As the Mars Pathfinder spacecraft approached its destination on July 4, 1997, no NASA mission had successfully reached the Red Planet in more than 20 years.
Even the mission team anxiously awaiting confirmation that the spacecraft survived its innovative, bouncy landing could not anticipate the magnitude of the pivot about to shape the Space Age.
In the 20 years since Pathfinder’s touchdown, eight other NASA landers and orbiters have arrived successfully, and not a day has passed without the United States having at least one active robot on Mars or in orbit around Mars.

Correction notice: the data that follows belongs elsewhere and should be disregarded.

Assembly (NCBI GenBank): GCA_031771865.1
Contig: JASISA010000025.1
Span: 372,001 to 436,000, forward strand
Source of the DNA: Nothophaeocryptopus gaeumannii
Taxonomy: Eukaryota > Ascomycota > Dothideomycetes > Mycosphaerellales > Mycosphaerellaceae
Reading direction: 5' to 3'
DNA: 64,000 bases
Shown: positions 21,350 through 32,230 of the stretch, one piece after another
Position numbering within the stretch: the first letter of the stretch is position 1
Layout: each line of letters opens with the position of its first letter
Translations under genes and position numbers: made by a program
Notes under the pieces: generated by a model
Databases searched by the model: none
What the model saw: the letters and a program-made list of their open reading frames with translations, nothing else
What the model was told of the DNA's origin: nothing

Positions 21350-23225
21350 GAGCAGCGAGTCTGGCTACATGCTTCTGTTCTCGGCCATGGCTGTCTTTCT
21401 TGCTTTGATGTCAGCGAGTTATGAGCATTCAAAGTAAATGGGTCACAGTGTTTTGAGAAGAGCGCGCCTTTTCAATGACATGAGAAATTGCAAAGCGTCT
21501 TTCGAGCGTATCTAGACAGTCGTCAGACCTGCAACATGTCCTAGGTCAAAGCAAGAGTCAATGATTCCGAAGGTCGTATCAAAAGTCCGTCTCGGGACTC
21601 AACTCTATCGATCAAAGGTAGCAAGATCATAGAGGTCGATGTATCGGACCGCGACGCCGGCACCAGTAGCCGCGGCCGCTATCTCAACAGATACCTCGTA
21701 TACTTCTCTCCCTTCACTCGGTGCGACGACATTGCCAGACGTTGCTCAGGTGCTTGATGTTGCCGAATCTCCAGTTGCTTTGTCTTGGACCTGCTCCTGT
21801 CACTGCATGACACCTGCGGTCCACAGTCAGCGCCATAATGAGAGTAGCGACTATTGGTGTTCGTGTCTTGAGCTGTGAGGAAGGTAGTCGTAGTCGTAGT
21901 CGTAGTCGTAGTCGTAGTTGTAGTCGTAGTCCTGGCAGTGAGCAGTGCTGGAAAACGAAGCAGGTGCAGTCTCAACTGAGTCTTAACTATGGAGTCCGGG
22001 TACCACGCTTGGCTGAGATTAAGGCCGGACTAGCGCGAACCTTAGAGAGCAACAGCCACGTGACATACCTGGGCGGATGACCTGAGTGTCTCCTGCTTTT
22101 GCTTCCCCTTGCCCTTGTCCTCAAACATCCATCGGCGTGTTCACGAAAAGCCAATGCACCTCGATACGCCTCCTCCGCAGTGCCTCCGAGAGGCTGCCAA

The momentum propelled by Pathfinder’s success is still growing. Five NASA robots and three from other nations are currently examining Mars. The two decades since Pathfinder’s landing have taken us about halfway from the first Mars rover to the first astronaut bootprint on Mars, proposed for the 2030s.
“Pathfinder initiated two decades of continuous Mars exploration bringing us to the threshold of sample return and the possibility of humans on the first planet beyond Earth,” said Michael Meyer, lead scientist for NASA’s Mars Exploration Program at the agency’s headquarters in Washington… [More at link, including video]